Summit Daily NewsAntonio Olivero (January 16, 2020)

KEYSTONE — Margie Sinton has a problem with the word “retire.”

To the Silverthorne resident, a Summit local since she and a friend decided to spend the winters as Rocky Mountain ski bums in 1974, the word equates to sitting down, watching TV and “just doing nothing.”

“Uh-uh,” Sinton said, shaking her head at the Keystone Adaptive Center over lunch Wednesday. “I can’t retire.”

How long will she keep that ski-bum spirit alive?

“As long as my legs hold on,” she said.

Nearly a half-century after Sinton found her first job out of college at the then-infant Keystone Mountain ski area, Keystone is still her ski stomping grounds. And for the past dozen years, Sinton has devoted the majority of her ski-instructing time to Keystone Adaptive Center programs.

If you ask Keystone Adaptive Center Ski Program Coordinator Katie Brew, Sinton is the kind of do-everything, know-everything savvy veteran who almost always has prudent advice when it comes to working with the various special-needs clients the adaptive center serves. And she’s the person for which many skiers — former participants with fond memories of working with Sinton — will drop in to say hello.

“In a job like this, in life in general, we’re always learning,” Brew said. “And if you have someone like that to learn from, it’s always valuable. She brings a wealth of knowledge. I have learned within the adaptive realm, you have a collection of tricks that you like to use on lessons and whatnot. And with the amount of experience she has, I feel like she comes in every day with, ‘Hey, have you tried this? Years ago I saw this. Did you try this?’”

This week at the Military Ski & Snowboard Camp for Injured Veterans, a joint program run by the adaptive center and Denver-based Adaptive Adventures, Sinton is employing her best tips and tricks with U.S. military veteran Christopher McAllister.

McAllister, a 33-year-old resident of Colorado Springs, is one of the 15 wounded veterans taking part in this year’s event. It’s McAllister’s third time up at Keystone after the former nuclear reactor operator in the U.S. Navy suffered a traumatic brain injury in the line of duty while on the U.S.S. Dwight D. Eisenhower. After his service ended March 29, 2011, McAllister has tried several sports through Adaptive Adventures.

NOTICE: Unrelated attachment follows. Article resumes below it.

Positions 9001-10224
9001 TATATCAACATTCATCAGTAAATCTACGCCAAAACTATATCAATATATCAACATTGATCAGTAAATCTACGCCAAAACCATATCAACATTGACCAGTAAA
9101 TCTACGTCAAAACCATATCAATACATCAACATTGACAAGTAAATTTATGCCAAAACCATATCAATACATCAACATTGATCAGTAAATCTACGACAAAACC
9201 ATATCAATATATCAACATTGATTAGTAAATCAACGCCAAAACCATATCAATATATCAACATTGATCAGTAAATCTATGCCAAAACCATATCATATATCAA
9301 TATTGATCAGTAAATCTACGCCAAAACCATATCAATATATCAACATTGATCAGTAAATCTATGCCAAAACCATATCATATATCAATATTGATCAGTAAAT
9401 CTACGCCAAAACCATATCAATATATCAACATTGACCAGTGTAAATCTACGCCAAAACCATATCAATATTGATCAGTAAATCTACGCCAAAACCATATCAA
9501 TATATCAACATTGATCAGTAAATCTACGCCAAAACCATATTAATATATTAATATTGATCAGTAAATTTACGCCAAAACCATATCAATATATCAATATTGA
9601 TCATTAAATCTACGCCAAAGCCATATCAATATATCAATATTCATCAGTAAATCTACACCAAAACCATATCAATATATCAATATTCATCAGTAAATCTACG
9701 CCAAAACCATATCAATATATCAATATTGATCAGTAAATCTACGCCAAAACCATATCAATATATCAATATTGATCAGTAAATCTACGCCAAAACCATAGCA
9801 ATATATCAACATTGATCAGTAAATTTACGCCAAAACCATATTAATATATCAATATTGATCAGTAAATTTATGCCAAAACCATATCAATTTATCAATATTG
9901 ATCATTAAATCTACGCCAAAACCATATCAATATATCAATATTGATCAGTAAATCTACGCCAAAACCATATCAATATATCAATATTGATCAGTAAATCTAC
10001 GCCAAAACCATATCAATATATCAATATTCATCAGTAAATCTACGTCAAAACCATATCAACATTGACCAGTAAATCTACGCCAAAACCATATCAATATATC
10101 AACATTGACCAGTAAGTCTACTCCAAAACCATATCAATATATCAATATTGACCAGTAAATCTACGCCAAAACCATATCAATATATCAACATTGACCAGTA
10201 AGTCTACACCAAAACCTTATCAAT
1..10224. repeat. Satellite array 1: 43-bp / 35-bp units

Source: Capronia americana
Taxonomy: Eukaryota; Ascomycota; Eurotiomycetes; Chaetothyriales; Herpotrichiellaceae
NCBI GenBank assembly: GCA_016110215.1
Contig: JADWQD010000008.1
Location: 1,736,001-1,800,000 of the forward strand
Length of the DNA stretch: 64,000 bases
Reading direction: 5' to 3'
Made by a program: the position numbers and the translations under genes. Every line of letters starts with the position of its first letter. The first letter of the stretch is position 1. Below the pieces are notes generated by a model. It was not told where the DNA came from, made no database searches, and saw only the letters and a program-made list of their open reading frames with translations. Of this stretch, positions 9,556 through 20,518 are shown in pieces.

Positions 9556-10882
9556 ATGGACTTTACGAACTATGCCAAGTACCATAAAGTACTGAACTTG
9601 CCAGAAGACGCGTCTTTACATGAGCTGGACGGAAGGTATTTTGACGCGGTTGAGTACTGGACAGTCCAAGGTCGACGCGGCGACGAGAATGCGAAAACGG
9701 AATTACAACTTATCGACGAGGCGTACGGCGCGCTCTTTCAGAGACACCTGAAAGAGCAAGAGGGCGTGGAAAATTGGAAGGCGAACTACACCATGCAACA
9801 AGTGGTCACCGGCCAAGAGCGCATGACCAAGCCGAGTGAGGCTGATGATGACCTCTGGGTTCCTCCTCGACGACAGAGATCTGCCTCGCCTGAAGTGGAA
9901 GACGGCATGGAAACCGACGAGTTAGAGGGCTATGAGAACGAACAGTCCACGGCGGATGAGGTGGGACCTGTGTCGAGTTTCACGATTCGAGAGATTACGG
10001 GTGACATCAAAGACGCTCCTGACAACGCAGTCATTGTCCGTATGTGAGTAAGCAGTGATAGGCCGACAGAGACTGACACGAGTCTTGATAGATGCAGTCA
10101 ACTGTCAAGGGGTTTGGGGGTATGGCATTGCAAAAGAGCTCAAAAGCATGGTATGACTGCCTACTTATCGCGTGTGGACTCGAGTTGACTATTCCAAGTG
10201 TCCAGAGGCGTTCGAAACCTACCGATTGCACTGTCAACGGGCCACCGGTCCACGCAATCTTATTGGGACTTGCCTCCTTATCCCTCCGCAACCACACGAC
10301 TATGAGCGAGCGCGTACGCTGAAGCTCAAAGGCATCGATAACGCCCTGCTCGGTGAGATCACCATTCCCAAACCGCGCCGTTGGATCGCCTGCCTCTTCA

Working with Sinton this week, McAllister said he was struggling out on the hill Tuesday before Sinton shared one of her tried and true tricks. As McAllister was working to master his balance while parallel skiing, Sinton recommended he shift his focus from his big toe to his little toe. The “big toe, little toe” tip, as McAllister put it, was a breakthrough for him, and it turned a tough Tuesday into a Wednesday with wide smiles.

“The most important part of it is the fundamentals are there,” Sinton said about adaptive instructing. “A ski turns this way, a snowboard turns this way. So you need to break it down to them on how it can turn. …

“Use some flexibility; change what you’d usually do with someone who might not have the full strength, say, in their left side. So we are going to have to work more to make the same things happen. It’s opening up what I like to do to other people. Just because you have a disability doesn’t mean you can’t do it.”

Though McAllister is on normal two-track skis, Sinton has to take into account the special needs surrounding his brain injury, namely double vision and other visual impairments. With that, Sinton said another crucial element of working with students like McAllister is tailoring communication to what works best for them. For McAllister, that meant teaching him to throw up an “X” with his arms when he was in a situation where he wasn’t comfortable skiing. After the duo had a less-than-ideal experience Tuesday on the Gassy Thompson run at Keystone, McAllister threw up that “X” with his hands Wednesday when they passed the top of the same run to let Sinton know he’d rather not ski it again.

Instead, they opted to continue to work on the “big toe, little toe” balance elements to improve his parallel skiing on Keystone’s two most popular beginner runs on Dercum Mountain: Schoolmarm and Silver Spoon.

“I want him to be able to participate and have that big smile,” Sinton said. “That’s the whole goal, that at the end of the day, there’s a big smile on your face.”

“When the skis do line up perfectly with each other,” McAllister added, “it does bring a smile to my face and, ‘Yeah, I just felt that happen!’”